A new technique in which working nerves are rerouted to paralyzed sites in patients with spinal cord injury provides patients with significant functional improvement in upper limb and hand function and is being described as "a game changer."
A prospective case series of 16 patients undergoing this nerve transfer surgery at an Australian hospital has shown meaningful improvements in elbow extension and grasp-and-pinch hand functions.
In some cases, the nerve transfer surgery was successfully combined with tendon transfers to maximize functional benefits.
The current report — the largest prospective, consecutive case series of nerve transfers done at a single center in the tetraplegic population — was published online July 4 in The Lancet.
"Our results show that nerve transfer gives particularly good results for hand function. This includes grasping and pinching, and the open hand position needed for using a computer or smartphone. This gives patients a whole new realm of independence," lead author Natasha van Zyl, MBBS, Austin Health, Melbourne, Australia, told Medscape Medical News.
"The improvements in hand function we have achieved with nerve transfer have allowed patients to do their own personal care, handle money, feed themselves with normal utensils, hold a cup or glass and drink independently, and go to the toilet themselves. The ability to use their hands for functions like this is what spinal cord injury patients want most — more so than being able to walk," she added.
Van Zyl explained that the procedure involves taking a nerve that is working but is expendable (it is supplying a muscle that is also supported by other working nerves) and rerouting it to a muscle that is paralyzed.
"Many spinal cord injury patients still have the ability to move their shoulders, bend their elbows and expand their wrists — this means we have the nerves to these muscles at our disposal," she said.
"It's like unplugging the power source to the toaster and plugging it into the kettle instead."
She explained that nerve transfer is not a new concept. "We have been doing this for peripheral nerve and brachial plexus injuries for many years, but its use in spinal cord injury only started recently, and before this publication there have only been single cases reported."
Van Zyl has been pioneer in this area.
"I was doing a lot of brachial plexus nerve transfer surgeries and I thought it might work in spinal cord injury so we started doing it and found good results.; Here we are reporting a case series with careful documentation of methodology and outcomes so that other surgeons can learn about the techniques that work best," she said.
She notes that tendon transfer is already an established technique for patients with spinal cord injury, but nerve transfer gives different benefits.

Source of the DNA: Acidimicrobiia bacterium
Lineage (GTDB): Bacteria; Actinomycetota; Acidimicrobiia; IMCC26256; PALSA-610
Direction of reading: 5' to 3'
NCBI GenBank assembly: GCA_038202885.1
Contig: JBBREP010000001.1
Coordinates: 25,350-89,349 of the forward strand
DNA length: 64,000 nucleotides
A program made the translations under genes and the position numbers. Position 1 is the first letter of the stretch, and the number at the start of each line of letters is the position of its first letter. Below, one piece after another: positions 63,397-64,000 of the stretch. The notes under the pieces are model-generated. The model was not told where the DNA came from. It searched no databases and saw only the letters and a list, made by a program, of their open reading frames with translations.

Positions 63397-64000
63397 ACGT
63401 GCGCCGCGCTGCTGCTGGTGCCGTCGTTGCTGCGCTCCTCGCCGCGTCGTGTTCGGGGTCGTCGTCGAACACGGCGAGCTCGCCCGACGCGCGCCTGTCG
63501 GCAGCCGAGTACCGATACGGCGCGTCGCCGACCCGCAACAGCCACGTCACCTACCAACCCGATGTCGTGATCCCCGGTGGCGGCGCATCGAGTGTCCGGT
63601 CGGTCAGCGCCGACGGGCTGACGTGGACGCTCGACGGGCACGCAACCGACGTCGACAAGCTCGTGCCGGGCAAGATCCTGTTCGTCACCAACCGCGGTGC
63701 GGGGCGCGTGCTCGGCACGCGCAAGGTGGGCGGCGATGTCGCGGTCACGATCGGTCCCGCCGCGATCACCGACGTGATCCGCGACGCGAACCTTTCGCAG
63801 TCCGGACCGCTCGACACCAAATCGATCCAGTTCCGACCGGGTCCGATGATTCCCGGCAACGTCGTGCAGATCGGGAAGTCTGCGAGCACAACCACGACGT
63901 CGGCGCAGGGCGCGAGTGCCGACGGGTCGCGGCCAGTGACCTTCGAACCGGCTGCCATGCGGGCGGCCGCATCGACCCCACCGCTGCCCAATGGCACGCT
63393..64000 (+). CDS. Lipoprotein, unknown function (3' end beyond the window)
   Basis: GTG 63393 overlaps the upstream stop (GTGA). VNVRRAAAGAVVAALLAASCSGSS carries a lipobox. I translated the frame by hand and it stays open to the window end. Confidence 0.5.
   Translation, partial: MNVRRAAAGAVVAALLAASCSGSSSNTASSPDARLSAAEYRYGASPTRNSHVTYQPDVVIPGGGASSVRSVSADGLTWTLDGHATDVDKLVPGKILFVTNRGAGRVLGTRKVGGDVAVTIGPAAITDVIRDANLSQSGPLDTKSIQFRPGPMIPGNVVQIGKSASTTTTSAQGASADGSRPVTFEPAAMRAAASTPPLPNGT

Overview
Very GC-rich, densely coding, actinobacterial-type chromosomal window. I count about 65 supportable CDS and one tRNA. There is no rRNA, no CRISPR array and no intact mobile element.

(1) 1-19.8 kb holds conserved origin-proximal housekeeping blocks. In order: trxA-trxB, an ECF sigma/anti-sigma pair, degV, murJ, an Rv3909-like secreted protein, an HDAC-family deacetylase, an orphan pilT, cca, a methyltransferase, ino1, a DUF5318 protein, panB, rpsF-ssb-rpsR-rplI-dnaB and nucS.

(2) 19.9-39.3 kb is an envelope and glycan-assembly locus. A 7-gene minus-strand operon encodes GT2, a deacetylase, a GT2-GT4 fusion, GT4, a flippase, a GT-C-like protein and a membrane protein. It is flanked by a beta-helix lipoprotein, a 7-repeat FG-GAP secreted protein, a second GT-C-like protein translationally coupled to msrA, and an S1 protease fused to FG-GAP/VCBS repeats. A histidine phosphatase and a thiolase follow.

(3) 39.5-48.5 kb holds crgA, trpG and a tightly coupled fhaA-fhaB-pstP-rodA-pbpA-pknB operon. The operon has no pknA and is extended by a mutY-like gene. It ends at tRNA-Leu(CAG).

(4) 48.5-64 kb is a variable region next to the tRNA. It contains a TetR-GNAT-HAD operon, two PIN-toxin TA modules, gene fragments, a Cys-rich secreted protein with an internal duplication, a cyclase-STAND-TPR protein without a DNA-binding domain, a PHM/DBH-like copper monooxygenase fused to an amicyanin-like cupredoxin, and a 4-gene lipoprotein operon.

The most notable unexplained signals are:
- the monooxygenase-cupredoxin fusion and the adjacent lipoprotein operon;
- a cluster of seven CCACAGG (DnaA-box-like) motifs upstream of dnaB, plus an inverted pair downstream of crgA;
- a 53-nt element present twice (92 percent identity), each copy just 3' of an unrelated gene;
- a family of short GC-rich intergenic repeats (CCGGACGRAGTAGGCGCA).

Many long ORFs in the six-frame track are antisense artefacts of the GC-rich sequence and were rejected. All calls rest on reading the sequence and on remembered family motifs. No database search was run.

"‘Tendon transfer generally gives more strength to a muscle but nerve transfer gives more natural subtle movements better for fine motor control," Van Zyl said.
The two techniques can be complementary and are sometimes performed in opposite limbs.
"We often do tendon transfer in one arm and nerve transfer in the other. The patient then has one strong hand and one more suited to the intricate actions needed for everyday life," Van Zyl explained. "If they have to pick something up from the floor, patients say they would use their tendon-transfer hand to hold the wheel and stabilize their wheelchair and their nerve-transfer hand to pick up the object."
Nerve transfer can also allow elbow extension so patients can reach out to perform tasks such as propel their wheelchair, turn off lights, or wash their hair, Van Zyl reported.
"It is very important for people in a wheelchair to be able to reach up in a world designed for individuals standing up," she said...
n an accompanying commentary, Elspeth J. R. Hill, MBChB, and Ida K. Fox, MD, surgeons from Washington University in St. Louis, Missouri, who also perform this procedure, note that nerve transfers "represent a huge advance in reconstruction to restore hand function following spinal cord injury."
"Nerve transfers are a cost-effective way to harness the body's innate capability to restore movement in a paralyzed limb," they write.
Reached for comment, Fox described the results shown in the current report as "phenomenal for patients."
"They can go from not being able to use their hands at all to being able to conduct everyday tasks needing fine motor control such as making a drink, holding onto a cup, using a computer keyboard, smartphone, and television remote control. That is a real game changer," she told Medscape Medical News.
Fox said the current article was "ground breaking" as it "diligently documents the benefits, which can take several years to become apparent."
"The nerves take time to re-innervate the target muscles, but also time is needed for motor re-education and cortical remodeling. The brain has to figure out how to use the rewired muscles again.